When I make any sort of program that references non-code files, such as images or textual data saved with the code, I use enumerations whenever possible to force a 1-to-1 relationship between files and constants. This has a number of advantages:
- Finding data your program declares, but does not use, is easier with tools that scan your code.
- Finding data your program uses, but does not declare, will stop your code from compiling!
- If you group your resources, using one enumeration per group prevents accidental cross-pollination, such as referencing an image intended for the user interface in the part of your code that displays charts.
- Your resource loaders need to require an enumeration member to load a resource; without this, none of the above benefits will be realized.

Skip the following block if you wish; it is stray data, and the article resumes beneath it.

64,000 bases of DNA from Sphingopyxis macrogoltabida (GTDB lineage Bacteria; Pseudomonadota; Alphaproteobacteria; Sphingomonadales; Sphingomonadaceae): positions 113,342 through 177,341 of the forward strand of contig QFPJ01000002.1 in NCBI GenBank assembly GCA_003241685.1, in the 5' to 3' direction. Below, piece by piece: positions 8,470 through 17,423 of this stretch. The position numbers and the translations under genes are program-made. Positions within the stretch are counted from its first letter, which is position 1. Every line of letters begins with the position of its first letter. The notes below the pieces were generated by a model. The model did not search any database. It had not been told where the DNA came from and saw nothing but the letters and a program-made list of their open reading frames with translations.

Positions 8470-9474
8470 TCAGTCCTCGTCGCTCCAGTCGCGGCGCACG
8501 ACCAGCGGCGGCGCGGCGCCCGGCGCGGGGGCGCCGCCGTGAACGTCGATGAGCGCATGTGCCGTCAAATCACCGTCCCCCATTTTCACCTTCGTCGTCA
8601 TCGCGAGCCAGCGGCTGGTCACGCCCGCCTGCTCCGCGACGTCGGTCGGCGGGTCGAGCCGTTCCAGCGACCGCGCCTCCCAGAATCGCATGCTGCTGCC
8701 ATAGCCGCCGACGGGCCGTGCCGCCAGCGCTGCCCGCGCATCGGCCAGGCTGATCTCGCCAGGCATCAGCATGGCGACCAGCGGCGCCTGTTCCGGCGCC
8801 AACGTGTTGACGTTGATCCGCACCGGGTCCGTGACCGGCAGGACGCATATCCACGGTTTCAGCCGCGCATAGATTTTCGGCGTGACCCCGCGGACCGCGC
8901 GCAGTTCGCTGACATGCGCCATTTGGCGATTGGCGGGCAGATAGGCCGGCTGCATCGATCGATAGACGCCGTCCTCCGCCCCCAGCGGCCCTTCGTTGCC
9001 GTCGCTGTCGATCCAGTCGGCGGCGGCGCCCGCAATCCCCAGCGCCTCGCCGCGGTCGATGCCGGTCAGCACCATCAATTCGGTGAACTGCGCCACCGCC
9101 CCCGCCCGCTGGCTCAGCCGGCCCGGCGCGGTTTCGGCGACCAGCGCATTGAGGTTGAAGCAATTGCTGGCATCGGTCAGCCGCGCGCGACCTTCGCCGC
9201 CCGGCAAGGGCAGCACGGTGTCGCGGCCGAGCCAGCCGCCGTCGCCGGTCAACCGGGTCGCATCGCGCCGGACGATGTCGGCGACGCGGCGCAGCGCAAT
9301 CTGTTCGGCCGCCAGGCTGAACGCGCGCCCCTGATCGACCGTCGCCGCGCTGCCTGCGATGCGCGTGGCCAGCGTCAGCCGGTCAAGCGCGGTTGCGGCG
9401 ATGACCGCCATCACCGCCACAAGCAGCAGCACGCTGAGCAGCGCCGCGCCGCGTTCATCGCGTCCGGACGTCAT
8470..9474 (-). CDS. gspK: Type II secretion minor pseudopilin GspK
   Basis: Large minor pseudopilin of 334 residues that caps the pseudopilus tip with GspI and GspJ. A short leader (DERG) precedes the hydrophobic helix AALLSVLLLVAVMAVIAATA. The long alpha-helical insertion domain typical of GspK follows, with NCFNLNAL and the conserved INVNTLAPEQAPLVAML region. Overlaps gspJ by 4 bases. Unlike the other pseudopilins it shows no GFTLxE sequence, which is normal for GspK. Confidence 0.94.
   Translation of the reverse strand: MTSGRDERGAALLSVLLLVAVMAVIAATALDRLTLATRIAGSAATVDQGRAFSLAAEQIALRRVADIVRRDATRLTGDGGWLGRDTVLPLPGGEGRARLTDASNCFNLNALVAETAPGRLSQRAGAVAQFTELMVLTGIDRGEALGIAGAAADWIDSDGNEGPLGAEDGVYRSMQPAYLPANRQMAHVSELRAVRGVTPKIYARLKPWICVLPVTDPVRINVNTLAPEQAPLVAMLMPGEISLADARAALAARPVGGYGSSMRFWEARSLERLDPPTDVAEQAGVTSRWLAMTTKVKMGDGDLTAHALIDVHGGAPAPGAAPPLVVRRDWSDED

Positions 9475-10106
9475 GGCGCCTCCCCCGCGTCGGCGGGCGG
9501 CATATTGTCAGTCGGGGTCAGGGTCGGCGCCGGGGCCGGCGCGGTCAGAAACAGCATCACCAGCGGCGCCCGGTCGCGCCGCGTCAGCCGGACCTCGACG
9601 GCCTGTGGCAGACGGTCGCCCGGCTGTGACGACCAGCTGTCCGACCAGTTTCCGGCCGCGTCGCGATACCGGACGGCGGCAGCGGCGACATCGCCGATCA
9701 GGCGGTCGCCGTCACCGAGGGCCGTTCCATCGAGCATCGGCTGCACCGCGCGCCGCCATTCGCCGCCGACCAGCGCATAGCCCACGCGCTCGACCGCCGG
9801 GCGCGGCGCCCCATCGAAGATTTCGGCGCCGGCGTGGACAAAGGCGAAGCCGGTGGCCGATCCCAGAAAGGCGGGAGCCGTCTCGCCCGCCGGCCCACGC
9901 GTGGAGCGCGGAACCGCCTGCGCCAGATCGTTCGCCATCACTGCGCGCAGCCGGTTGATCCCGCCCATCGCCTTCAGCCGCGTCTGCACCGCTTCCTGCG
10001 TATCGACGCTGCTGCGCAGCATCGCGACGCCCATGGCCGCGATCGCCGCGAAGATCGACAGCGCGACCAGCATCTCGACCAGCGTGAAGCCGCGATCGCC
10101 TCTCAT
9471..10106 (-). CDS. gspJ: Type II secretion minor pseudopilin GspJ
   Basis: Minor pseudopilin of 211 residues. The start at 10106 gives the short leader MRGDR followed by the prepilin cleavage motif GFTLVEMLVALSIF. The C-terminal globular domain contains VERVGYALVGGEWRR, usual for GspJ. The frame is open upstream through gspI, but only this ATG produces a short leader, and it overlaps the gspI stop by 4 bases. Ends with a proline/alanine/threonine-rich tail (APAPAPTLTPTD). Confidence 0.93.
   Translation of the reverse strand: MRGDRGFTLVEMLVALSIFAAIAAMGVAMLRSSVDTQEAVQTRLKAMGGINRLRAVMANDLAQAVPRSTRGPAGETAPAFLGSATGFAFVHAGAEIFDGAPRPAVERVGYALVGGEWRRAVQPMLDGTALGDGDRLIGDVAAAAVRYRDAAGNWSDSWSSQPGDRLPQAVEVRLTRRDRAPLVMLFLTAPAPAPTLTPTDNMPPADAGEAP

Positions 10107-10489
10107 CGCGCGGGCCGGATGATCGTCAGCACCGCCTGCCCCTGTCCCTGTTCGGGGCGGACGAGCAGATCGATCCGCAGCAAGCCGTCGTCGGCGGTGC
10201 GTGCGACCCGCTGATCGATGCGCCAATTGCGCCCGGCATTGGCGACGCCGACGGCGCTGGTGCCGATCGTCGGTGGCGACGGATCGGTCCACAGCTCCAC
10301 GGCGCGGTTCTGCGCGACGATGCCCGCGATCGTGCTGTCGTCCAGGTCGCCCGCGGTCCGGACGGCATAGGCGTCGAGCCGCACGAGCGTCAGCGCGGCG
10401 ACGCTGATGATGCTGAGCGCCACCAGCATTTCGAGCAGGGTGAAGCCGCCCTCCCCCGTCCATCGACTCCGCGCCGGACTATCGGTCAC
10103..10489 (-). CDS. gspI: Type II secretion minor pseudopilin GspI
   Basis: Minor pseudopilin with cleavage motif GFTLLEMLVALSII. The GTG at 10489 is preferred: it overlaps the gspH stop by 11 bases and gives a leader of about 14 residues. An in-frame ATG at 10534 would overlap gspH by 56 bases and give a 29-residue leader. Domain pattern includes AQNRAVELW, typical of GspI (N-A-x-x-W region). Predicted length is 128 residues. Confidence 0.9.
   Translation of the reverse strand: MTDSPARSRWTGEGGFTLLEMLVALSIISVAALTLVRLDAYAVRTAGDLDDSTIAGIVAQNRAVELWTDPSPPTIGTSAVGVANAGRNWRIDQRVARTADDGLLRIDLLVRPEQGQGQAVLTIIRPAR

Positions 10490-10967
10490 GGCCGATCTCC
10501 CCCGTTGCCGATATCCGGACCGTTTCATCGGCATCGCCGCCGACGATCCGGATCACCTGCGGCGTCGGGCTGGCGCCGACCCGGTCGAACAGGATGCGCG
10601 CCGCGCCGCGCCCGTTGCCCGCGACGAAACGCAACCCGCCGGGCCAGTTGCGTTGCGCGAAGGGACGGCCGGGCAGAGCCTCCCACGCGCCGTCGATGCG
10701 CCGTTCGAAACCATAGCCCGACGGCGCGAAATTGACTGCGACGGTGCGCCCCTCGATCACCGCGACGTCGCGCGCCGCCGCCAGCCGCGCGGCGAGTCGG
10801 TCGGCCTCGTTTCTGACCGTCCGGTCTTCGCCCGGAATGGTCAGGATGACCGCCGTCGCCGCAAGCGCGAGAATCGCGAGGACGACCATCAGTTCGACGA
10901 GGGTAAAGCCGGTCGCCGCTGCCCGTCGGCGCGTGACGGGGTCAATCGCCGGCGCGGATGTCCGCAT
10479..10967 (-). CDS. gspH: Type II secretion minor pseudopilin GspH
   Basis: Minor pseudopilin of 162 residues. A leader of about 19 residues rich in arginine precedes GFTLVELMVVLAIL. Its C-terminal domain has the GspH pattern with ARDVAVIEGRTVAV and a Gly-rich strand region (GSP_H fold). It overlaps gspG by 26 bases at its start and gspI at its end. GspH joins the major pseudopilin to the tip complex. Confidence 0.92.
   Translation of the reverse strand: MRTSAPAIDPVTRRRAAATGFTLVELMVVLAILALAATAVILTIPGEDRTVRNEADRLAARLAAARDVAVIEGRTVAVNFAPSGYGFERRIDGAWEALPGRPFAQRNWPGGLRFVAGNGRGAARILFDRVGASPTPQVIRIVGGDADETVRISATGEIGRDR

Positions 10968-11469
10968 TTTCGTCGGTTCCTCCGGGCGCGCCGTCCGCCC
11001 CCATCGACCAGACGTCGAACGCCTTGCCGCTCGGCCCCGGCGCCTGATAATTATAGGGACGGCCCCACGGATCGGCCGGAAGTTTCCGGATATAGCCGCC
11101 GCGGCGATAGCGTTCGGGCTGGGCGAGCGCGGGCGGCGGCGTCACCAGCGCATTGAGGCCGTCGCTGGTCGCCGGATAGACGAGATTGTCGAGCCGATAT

- Finally, if you ever scan your code for quality issues, having this system in place guarantees that an unused enum constant means the corresponding data file is also unused, making maintenance easier.
This applies to ANY type of program. I happen to use it for games in Java, but it works just as well in other types of programs written in other languages with enumerations.